I can tell you that if this happened in real life, if an actual Superman revealed himself here on Earth, I would not react well. I’m not saying I’d turn into Lex Luthor or anything like that (for starters, I’d need a few billion more dollars than I currently have). I wouldn’t become a villain, but I think my mind would race through all of the worst-case scenarios and I’d probably be pretty darn fearful.
That’s not something you think about when you think of Superman—his ability to create fear. But it’s there and it must have been very apparent when he first came on the scene. As we see in “Speeding Bullets,” despite the fact that Superman has now been around for a while, it’s still a problem. There are still people who don’t want him and his fellow Kryptonians around. It’s intolerance, and like all intolerance, it’s born from fear.
That’s what makes Superman and so many of his fellow superheroes so remarkable and why many of us see them as inspirations. They realize this and it informs so much of what they do. Lois’ editorial is set against a scene of dueling protests, separated by a small line of vastly outnumbered police officers. Anger runs high on both sides, but the anti-alien protest soon turns violent. Weapons are drawn and one protester tries to barrel into a group of counter-protestors with his car. Superman and his family intervene, but it’s the way that they intervene that’s worth pointing out.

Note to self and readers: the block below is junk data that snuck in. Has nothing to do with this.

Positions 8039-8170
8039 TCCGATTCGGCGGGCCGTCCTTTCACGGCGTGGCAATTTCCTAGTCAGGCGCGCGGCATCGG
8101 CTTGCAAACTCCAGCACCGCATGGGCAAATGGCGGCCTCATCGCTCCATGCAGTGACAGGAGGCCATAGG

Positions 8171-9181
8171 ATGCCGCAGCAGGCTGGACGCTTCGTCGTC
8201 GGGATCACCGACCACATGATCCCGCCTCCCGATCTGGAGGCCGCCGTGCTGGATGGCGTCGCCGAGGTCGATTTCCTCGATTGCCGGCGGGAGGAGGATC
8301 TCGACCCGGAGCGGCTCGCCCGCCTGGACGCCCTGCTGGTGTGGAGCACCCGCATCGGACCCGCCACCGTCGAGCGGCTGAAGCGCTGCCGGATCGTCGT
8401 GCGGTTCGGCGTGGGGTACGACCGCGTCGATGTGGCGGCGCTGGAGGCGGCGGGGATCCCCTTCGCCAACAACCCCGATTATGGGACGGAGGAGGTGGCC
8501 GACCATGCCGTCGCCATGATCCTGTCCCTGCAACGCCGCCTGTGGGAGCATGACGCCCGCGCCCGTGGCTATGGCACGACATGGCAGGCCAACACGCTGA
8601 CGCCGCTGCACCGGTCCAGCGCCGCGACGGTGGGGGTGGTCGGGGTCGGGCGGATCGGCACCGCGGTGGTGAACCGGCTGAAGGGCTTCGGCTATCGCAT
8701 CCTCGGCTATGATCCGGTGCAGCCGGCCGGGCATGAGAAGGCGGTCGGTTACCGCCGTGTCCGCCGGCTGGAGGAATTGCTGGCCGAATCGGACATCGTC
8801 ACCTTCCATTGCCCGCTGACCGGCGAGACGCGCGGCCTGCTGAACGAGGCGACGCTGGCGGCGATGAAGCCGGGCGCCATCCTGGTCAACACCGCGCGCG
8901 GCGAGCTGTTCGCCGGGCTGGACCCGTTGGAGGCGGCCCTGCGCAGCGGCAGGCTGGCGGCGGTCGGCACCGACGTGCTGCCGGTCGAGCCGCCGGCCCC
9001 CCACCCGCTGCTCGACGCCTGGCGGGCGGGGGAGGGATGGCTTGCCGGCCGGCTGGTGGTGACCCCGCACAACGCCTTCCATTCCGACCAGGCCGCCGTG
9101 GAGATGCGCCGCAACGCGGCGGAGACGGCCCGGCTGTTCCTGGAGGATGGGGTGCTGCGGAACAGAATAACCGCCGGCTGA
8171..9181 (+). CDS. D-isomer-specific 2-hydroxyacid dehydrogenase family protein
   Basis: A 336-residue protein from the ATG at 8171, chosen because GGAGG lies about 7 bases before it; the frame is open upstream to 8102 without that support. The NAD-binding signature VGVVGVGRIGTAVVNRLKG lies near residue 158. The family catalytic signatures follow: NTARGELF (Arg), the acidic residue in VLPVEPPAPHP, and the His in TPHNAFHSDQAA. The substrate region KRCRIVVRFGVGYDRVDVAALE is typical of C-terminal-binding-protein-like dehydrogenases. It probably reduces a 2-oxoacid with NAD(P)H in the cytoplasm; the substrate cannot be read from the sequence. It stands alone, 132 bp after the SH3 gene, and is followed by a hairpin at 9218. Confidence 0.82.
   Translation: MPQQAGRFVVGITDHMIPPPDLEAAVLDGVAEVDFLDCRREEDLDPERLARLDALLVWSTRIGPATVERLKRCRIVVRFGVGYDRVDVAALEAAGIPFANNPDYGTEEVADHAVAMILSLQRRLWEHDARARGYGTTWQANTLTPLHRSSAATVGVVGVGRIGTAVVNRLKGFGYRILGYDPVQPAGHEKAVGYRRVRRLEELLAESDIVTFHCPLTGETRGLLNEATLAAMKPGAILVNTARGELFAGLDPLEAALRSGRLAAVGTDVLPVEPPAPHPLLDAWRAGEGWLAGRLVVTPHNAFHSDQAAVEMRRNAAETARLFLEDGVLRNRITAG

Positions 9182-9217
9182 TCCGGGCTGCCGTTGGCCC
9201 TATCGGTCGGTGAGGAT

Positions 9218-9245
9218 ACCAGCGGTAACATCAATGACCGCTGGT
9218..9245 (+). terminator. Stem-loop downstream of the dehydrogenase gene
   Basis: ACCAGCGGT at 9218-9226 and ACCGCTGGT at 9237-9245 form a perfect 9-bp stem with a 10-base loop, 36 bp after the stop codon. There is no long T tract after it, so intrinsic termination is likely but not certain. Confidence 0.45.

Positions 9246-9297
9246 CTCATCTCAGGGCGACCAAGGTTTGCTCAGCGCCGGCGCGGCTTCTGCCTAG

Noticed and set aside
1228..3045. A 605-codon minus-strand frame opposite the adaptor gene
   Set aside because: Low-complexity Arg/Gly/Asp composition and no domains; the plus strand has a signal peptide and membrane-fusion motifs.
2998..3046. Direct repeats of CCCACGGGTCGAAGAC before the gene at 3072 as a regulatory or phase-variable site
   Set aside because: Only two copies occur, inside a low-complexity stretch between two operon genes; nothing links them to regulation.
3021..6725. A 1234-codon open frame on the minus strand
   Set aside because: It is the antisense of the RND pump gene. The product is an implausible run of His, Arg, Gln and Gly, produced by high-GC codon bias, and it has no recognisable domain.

These protestors were about to use lethal force. Under our everyday standards of self-defense and defense of the innocent, killing them would have been justified. If one of the other protestors had wrestled the gun out of the soon-to-be-shooter’s hand and shot him instead, that protestor would have been called a hero. If one of the cops had managed to shoot the driver of the car before he could hit and murder countless people, that officer would have been given a medal. And in both cases, it would be deserved.
But it would still be tragic. These violent protestors are wrong and their tactics are deplorable, but they’re not evil. They’re just misinformed and afraid.